Friday, April 11, 2014

Two Great New Reviews of The Termite Queen, v.1!


My enthusiastic thanks to
Erika M Szabo and Shebat Legion
for the following 5-star reviews of
The Termite Queen, v.1: The Speaking of the Dead. 
Check out Erika's books at Amazon and at Smashwords
Find all of Shebat Legion's books at Amazon.

Review by Shebat Legion

Where does one even start? Brilliant? Yes. Original? Absolutely. Well written? Without a doubt! Comparisons come to mind; Dune, Watership Down, The Jungle Books… but that is where it breaks down for me as truly, it is rare to come across a work of fiction that carries the reader this many light years beyond that of the ordinary. I could attempt to describe the premise of the story but that would be doing you, hopeful reader, an injustice. I would only be describing the setting and not the nuance, this is something that needs to be discovered for yourself. I feel fortunate to have been introduced to this series written by Lorinda J. Taylor and would have no hesitation about placing it next to my most beloved books on my bookshelf. My only disappointment is that this book has not plummeted up the charts as it deserves. Read it for yourself and explain this to me, please. If I could give this book more than five stars I would gladly do so.

Review by Erika M Szabo

This book made it to my bookshelf's "read it again in print" section. When I first saw the book cover, I scrolled over it without giving it a second glance. The title didn't trigger my want-to-read-this-book either. Only after I read Lorinda's short story that she donated to my Read for Animals project, her writing style piqued my interest. I started reading the book one in her series and her storytelling and writing style captured me instantly. Her dialog are amazingly written and the characters are so easy to connect with. The names were confusing at first and hard to remember, but after a few pages A'a'ma became my instant favorite and the names of different species also fell into place and now they just roll off my tongue when I speak the names out loud, such as Tish'ra that I wanted so badly to stay alive, Kwi'ga'ga'tei or Ta'rei'so'cha. I never thought possible to forget that I was reading about a bird, termite or other species; I paid attention to their personality. Lorinda masterfully triggers emotions in the reader with a few carefully placed words, builds tension and drives the story; however she is a bit long winded when it comes to describing the anatomy of the species and interplanetary customs and practices. Although it is a bit slow reading those parts, her attention to meticulous details is unbelievable, thus I caught myself reading certain pages twice in order to take in those details instead of skimming through the less interesting parts. I didn't like Gwidian at first, but Lorinda had built their relationship into a love story so masterfully, that eventually I accepted him. The termite planet and complex society is created brilliantly with conspiracy, intrigue and assassination plot to commit murder. Overall this story is very enjoyable, the intriguing story line and budding love story sucks you right in. Highly recommend it to readers who like a fascinating, complex and perfectly detailed story.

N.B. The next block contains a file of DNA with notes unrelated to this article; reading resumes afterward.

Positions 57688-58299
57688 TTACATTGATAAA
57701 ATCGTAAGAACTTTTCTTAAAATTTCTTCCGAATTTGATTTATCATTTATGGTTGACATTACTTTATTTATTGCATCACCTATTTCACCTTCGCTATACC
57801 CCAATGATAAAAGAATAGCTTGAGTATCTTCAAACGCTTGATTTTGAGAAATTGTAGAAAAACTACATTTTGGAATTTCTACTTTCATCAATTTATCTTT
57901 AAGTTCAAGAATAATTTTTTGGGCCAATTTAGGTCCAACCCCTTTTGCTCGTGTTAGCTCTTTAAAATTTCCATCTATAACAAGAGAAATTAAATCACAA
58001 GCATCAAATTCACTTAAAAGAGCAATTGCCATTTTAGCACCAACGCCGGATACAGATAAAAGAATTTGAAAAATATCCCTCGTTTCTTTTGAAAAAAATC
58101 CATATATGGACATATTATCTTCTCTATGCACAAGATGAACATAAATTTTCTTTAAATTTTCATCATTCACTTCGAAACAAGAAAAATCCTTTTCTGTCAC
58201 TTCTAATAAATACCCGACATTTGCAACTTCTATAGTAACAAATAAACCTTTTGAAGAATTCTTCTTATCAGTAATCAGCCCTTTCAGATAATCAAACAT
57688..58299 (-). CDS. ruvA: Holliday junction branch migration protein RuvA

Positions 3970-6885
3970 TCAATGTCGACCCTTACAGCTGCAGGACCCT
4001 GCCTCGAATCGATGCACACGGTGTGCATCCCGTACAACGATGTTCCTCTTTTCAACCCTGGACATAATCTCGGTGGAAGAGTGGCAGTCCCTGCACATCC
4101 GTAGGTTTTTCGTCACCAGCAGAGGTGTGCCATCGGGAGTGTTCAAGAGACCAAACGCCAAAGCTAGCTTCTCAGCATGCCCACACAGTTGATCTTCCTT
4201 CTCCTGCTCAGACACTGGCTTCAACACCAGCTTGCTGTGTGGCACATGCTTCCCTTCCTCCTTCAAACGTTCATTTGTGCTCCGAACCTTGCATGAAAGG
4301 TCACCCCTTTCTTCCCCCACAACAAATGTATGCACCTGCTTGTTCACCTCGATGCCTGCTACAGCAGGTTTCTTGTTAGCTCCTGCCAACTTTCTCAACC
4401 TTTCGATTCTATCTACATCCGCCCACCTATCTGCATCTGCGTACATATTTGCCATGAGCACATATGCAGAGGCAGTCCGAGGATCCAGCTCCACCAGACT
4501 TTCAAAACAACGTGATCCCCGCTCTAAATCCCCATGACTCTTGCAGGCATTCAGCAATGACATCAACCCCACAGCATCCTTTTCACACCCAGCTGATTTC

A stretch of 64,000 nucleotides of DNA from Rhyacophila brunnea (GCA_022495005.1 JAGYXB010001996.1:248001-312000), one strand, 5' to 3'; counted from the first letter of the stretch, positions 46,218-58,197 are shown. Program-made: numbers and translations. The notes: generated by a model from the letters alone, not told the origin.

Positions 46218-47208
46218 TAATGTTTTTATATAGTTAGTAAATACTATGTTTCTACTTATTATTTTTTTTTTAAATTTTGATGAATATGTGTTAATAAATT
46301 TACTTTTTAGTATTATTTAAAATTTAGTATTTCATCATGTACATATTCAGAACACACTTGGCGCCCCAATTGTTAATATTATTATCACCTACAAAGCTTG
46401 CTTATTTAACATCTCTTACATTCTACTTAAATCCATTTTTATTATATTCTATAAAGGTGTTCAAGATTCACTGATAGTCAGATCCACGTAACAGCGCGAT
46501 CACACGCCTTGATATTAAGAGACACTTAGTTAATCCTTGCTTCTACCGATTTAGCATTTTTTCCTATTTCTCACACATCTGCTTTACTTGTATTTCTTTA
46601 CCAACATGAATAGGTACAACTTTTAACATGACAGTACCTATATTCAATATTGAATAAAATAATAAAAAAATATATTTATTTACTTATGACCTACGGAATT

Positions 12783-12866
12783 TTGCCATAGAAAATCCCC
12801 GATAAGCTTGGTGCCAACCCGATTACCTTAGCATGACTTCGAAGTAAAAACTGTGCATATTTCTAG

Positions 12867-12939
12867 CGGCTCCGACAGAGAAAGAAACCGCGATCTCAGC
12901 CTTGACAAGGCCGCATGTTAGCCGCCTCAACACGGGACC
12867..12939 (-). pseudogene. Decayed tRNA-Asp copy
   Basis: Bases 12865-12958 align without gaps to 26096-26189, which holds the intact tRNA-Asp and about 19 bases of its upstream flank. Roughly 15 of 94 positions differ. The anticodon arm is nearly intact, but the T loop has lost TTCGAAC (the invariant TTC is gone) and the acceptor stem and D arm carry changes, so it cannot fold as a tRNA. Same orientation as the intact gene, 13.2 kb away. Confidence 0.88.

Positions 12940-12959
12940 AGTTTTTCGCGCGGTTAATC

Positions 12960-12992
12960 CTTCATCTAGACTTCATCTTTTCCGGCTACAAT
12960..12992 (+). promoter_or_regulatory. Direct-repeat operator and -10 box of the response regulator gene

Tuesday, April 8, 2014

Learn More about The Story Reading Ape!

 http://ailsaabraham.com/2014/04/08/chris-the-story-reading-ape-graham
(Reblogged)

A most entertaining way to learn more about and to thank
The Story Reading Ape
for all his great support for us indie authors!

Chris (The Story Reading Ape) Graham

Ape 1Well, he FINALLY arrived at the Bingergread Cottage.
I could tell when he did, all the local wildlife went streaming through the open front door and out through the previously closed back door before disappearing into the tangled overgrowth called (imaginatively, considering it was the Council’s choice) ‘The Bingerbread Cottage Enchanted Forest’!
It was also evident when, after the last Squirrel had disappeared, I heard a loud CLATTER of my precious motorbike hitting the ground, followed by an equally loud “SORRY – I WAS ONLY LOOKING AT IT, NOT TRYING TO GET ON IT” from my Guest.
Yes, you’ve guessed who my Guest is – the biggest, strongest, furriest Blogger in the Cyberworld – Chris, The Story Reading Ape!

After Badger reluctantly assisted him to get untangled and out from under the motorbike Chris finally made it through the now permanently open front door (it was no longer attached to the door frame) and settled himself onto my three seater settee (which STILL has a sag in it)